Congressman holds business round table in Cove
By LYNETTE SOWELL
Congressman Roger Williams (R-Austin) paid a visit to Copperas Cove on Tuesday afternoon, during which local business owners, along with elected officials and others in the community had the chance to hear what’s been happening in Washington and ask him questions directly.
Questions concerned small business loans, personal income tax changes, along with a request for help for CCISD from Joan Manning, CCISD board of trustees president. Manning reminded Williams about CCISD’s loss of Impact Aid that the district has had to deal with over the past several years.
“We’re about to use $12 million in impact aid that we have received for a long, long time. Last year was our last full payment of Impact Aid,” Manning said. However, the problem is that the district thought it would be receiving 90 percent of its last hold harmless payment. But that hasn’t happened.
“Dr. Burns has been calling the Department of Education and all he’s been getting is the runaround,” Manning told Williams, who promised to look into it.
Another resident talked about difficulty in getting small business loans to expand his business so he can hire more workers, and said that the Small Business Administration paperwork is “cumbersome.” Williams said that passing the Dodd-Frank Choice Act would help local banks be able to invest in local businesses.
One resident asked about changes that President Trump wanted to make to personal income tax and what’s happening with that.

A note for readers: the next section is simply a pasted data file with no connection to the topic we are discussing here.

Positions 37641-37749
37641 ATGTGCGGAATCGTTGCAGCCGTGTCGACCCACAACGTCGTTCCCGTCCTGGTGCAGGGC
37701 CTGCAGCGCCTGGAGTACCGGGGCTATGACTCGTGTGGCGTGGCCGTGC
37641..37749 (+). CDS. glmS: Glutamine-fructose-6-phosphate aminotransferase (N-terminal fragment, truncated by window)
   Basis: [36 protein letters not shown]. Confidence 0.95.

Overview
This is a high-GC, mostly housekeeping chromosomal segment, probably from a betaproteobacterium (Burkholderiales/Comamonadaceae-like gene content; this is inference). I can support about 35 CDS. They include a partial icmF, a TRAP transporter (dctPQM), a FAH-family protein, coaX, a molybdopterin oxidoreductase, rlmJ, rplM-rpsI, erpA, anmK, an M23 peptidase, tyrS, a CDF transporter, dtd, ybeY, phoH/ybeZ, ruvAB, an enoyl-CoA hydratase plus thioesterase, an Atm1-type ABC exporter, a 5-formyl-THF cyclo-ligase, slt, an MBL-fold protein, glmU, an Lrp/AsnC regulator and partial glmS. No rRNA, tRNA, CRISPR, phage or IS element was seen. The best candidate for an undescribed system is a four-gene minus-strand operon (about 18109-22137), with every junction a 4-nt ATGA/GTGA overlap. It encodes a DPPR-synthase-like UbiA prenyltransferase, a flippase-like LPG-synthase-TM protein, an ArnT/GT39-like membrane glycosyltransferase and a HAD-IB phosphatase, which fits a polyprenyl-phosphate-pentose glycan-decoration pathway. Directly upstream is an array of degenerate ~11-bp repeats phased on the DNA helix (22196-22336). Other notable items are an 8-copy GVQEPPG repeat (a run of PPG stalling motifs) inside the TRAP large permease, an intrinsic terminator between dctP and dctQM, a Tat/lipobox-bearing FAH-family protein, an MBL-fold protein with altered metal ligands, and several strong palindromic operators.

Williams said one of the things he is pushing for is keeping it simple, to make personal income tax, 8, 10, 15 percent rates, but no more than 20 percent up to $1 million, and for those who make more than $1 million, 30 percent.
“Let’s you and I cash flow our country,” Williams said. “The government has to get serious about cutting expenses…The problem is, there’s no appetite to cut up there, on either side.”
W.B. Maples, owner of Cove Plumbing, is also a local rancher. He told Williams he’s had problems getting a workforce, on both fronts. For some of his workers, he goes through the H2A program to hire seasonal workers.
“To say the least, cumbersome is not even the beginning of it. It is costly and time consuming. My neighbor Donlie is having the same trouble,” said Maples. “When we can’t get workers here, we have to get foreign workers, and why can’t process be done for more than one.”
Williams admitted the immigration program is broken and while it all needs to be done to the letter of the law, regulations need to be changed so people like Maples can hire people and get his workforce.
He also talked about taking the focus off regulation loopholes, and that the government should cashflow America.
“We’re a consumer based society. We consume things. When we have money, we spend money,” Williams said.